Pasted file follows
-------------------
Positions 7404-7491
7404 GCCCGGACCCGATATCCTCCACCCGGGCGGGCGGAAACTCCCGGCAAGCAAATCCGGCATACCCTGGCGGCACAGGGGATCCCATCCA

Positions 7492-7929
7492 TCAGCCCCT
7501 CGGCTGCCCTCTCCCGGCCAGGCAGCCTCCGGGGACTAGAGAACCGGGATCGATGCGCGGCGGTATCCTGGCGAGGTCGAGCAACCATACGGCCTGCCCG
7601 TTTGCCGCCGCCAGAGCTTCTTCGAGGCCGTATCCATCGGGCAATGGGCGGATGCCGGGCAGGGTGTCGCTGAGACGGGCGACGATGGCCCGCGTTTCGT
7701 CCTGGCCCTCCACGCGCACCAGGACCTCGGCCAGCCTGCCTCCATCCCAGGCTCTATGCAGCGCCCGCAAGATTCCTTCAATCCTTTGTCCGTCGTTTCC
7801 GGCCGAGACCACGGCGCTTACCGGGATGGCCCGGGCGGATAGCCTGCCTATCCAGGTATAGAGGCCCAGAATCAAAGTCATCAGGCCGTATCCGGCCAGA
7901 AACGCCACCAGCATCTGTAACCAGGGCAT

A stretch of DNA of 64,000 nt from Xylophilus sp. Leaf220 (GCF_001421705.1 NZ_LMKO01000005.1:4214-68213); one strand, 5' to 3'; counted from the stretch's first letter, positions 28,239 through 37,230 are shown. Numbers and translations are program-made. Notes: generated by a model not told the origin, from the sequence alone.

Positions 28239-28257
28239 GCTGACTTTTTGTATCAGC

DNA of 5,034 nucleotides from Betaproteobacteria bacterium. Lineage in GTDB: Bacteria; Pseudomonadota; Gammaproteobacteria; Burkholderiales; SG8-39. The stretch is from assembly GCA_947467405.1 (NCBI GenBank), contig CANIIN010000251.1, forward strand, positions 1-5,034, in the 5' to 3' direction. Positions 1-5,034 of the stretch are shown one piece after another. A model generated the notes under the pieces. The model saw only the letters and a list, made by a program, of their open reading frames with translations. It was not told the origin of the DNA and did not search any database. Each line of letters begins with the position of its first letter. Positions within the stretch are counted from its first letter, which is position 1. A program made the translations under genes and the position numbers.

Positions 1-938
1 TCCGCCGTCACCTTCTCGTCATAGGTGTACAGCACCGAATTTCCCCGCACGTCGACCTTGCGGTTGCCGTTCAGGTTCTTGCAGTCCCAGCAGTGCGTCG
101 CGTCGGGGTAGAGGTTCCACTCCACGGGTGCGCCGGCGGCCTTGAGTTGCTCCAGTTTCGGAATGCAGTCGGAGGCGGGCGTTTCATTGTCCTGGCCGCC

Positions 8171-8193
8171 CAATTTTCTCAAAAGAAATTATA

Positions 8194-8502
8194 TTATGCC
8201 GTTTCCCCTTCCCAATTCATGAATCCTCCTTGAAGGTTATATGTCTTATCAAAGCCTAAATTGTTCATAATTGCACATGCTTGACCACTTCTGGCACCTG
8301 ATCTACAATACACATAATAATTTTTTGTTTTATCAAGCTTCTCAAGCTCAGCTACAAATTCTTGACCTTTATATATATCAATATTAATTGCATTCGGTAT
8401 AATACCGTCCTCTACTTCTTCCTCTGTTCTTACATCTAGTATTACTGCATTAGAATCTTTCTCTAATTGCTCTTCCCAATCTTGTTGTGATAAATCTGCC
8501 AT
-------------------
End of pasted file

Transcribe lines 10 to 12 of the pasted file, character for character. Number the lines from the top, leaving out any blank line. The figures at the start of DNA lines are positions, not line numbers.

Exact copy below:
A stretch of DNA of 64,000 nt from Xylophilus sp. Leaf220 (GCF_001421705.1 NZ_LMKO01000005.1:4214-68213); one strand, 5' to 3'; counted from the stretch's first letter, positions 28,239 through 37,230 are shown. Numbers and translations are program-made. Notes: generated by a model not told the origin, from the sequence alone.

Positions 28239-28257
28239 GCTGACTTTTTGTATCAGC